Kia Vaughn, the center on the Rutgers women's' basketball team, is suing Don Imus (and the broadcasters) for his derogatory remarks about the Lady Knights.
Vaughn was humiliated, embarrassed and publicly mocked for the comments, the lawsuit claims.
No dollar amount was specified in the suit. And rest assured, despite the announcement of Imus' $20M settlement with CBS earlier in the day, this is about respect.
Vaughn, who was a center, had spoken out about Imus on "The Oprah Winfrey Show" in April. She said that the comments overshadowed her team's amazing season, one the coach has called the most rewarding of her career. "Our moment was stolen from us," Vaughn said then. "Instead of us coming here to enjoy what we accomplished and how far we came, we had to sit back and look at media asking questions about what he said."
And certainly, one would expect that in the world of high profile college sports, nothing would ever overshadow the game. Nothing would detract from the moment for the players.
We can look to men's sports as the precedent. The players always come first. Their experience and the chance to bask in the moment always are the paramount focus building up to any big game. And after big games, they are exclusively allowed the chance to enjoy the moment without any intrusion from the media.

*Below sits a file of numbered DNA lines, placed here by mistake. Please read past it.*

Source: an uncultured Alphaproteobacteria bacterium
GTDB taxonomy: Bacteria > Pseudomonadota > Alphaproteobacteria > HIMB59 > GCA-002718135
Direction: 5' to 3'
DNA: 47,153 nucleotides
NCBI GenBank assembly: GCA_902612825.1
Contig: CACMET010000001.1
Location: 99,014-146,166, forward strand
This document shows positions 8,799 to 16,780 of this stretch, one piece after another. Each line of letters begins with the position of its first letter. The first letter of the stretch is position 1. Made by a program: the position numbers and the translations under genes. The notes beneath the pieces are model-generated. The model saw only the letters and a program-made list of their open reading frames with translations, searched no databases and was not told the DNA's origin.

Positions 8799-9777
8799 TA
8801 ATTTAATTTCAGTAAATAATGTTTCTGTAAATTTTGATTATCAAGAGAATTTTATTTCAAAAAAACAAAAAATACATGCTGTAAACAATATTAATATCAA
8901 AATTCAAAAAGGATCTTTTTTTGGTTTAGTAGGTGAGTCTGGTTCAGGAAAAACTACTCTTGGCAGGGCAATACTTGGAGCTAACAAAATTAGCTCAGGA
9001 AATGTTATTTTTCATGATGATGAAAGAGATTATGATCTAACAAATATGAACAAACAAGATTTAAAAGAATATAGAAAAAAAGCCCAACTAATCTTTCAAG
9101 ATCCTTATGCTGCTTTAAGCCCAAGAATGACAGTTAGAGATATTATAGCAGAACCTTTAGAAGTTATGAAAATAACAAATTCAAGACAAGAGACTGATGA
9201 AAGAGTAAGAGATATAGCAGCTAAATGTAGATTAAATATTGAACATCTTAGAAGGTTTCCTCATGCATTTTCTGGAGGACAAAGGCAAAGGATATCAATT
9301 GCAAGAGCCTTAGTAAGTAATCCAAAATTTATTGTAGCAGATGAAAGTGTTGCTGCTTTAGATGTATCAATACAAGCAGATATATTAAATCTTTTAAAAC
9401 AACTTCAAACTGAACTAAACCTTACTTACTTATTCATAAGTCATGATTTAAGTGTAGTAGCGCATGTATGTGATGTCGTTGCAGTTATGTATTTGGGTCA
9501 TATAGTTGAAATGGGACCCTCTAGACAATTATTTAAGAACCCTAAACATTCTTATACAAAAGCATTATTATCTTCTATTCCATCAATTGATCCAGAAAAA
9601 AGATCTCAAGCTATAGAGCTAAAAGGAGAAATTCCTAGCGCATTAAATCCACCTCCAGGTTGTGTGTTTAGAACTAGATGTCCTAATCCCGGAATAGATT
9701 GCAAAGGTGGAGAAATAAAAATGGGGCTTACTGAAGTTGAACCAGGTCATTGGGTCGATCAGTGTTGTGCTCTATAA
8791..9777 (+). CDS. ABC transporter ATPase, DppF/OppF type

It's only fair for a female team to expect the same treatment. Particularly when the culprit --the moment stealing thief-- is a half-baked, semi-coherent shock jock.
And then, the media scrutiny.
It seems only fair that Imus pay. And pay dearly for what he put these women through and for damaging their reputation.
Calling them "ho's" insinuated that they were prostitutes. And it forced the women to hold press conferences and appear on talk shows to explain. To explain that; no, no they aren't prostitutes. Despite the lewd off handed attempt to be funny by the ancient shock jock, they were wonderful student athletes. Examples for young women everywhere to follow.
The women even had to endure article after article and column after column written in support of their character and demonizing the man that attempted to sully their good name.
We can only imagine the pain these women experienced as they were burdened with the equivalent of a "scarlet letter" hung 'round their collective neck. Imagining that every male eye that gazed upon them was considering, "wonder how much those Rutgers women that I think are prostitutes because Imus called them ho's charge for an around the world?"
We shudder at the thought.
We shudder at the life altering after effects. Clearly, all these girls want is to return to the anonymity they enjoyed before Imus verbally savaged them.
But they can't.
Litigation requires them to file papers. And filing papers means the media will report it.
The damaging cycle created by Imus continues.
"This is about Kia Vaughn's good name," Ancowitz said. "She would do anything to return to her life as a student and respected basketball player -- a more simple life before Imus opened his mouth on April 4."
And clearly, the main step in the healing process is having her lawyer hold a press conference to alert the world to the law suit.
Let the healing begin.